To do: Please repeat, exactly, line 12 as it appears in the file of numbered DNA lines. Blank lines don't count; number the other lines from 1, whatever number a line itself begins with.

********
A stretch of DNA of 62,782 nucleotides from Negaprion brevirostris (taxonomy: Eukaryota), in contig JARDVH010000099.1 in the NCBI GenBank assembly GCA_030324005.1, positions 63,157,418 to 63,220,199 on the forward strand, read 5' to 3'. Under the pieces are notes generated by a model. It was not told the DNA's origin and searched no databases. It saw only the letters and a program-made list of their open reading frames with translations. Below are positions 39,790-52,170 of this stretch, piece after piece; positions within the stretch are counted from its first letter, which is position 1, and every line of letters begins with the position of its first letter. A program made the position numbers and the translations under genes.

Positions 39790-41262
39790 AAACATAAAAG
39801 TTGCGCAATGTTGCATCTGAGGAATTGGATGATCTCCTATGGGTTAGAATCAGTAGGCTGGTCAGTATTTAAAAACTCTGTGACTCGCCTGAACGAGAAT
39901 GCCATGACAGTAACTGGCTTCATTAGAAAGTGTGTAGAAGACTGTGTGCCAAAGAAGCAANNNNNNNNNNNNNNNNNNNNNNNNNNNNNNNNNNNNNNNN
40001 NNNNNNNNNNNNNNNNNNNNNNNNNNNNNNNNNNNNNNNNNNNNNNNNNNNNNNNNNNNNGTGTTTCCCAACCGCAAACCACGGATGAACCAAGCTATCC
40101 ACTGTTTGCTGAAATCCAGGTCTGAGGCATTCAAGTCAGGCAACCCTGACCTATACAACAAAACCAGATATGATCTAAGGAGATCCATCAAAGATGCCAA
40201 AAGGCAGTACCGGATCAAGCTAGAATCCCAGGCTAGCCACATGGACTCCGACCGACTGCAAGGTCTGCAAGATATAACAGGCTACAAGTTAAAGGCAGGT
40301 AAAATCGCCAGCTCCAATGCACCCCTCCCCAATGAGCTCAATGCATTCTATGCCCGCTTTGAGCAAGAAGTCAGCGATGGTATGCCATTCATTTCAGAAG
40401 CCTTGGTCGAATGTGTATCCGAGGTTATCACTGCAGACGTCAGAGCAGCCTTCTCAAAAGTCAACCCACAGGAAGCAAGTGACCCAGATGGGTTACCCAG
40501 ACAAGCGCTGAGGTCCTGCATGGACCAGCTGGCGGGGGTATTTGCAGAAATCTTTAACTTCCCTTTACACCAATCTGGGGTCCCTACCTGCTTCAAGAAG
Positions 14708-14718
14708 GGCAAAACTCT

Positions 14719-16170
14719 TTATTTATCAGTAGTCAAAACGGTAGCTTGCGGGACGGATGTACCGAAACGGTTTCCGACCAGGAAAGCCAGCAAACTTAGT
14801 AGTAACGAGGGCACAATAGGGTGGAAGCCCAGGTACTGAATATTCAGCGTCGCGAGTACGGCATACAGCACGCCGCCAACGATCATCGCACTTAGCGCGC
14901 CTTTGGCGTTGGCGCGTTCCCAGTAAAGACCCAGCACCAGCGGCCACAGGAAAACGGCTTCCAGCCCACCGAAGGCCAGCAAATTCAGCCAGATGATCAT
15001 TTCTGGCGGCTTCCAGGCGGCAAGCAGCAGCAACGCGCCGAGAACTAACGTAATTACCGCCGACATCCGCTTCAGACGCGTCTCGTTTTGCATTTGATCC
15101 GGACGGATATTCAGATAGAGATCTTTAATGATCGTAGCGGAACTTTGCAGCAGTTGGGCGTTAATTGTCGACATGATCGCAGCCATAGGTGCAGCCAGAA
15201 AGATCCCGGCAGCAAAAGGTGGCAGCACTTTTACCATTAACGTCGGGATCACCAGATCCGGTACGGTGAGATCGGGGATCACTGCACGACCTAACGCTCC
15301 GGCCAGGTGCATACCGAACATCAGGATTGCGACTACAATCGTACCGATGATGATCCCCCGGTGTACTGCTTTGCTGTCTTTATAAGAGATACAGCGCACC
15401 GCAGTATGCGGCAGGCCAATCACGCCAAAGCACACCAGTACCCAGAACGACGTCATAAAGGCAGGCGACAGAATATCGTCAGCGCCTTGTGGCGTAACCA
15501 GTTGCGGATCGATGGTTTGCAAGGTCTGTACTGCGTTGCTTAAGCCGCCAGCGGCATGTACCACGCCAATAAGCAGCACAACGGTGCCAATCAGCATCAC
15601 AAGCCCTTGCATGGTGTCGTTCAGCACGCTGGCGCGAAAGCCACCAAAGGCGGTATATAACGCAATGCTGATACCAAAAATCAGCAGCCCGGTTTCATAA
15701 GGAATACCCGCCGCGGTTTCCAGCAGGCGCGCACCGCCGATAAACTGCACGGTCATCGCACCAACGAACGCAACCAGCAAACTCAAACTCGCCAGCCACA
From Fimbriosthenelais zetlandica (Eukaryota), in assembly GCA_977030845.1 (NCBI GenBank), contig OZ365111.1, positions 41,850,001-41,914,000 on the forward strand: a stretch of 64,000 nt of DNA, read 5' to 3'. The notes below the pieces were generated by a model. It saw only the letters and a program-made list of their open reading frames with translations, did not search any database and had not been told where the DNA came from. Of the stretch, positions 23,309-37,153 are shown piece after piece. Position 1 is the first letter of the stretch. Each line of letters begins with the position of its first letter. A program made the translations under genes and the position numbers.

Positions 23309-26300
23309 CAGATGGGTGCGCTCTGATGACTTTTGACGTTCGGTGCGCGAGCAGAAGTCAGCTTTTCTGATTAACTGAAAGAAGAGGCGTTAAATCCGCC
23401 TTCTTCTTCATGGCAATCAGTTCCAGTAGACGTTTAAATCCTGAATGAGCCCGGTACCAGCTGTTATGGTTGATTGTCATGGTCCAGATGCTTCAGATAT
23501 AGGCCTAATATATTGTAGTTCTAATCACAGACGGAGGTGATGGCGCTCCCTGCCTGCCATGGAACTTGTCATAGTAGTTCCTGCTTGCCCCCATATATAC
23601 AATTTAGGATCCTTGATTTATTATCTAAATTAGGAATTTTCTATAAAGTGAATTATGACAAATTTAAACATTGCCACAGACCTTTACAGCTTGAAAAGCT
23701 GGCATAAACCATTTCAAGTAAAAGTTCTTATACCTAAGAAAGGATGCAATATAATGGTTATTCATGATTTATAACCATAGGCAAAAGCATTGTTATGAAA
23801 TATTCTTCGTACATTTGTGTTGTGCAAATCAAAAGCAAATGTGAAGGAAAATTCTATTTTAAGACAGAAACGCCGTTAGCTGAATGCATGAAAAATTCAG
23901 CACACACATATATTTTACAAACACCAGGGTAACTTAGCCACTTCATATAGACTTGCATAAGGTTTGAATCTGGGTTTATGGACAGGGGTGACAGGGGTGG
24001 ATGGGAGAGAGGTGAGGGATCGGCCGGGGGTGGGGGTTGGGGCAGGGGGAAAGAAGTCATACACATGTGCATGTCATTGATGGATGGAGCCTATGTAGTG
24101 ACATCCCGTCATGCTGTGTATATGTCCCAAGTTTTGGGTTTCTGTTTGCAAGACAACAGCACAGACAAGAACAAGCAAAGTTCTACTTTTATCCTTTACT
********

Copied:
Positions 14708-14718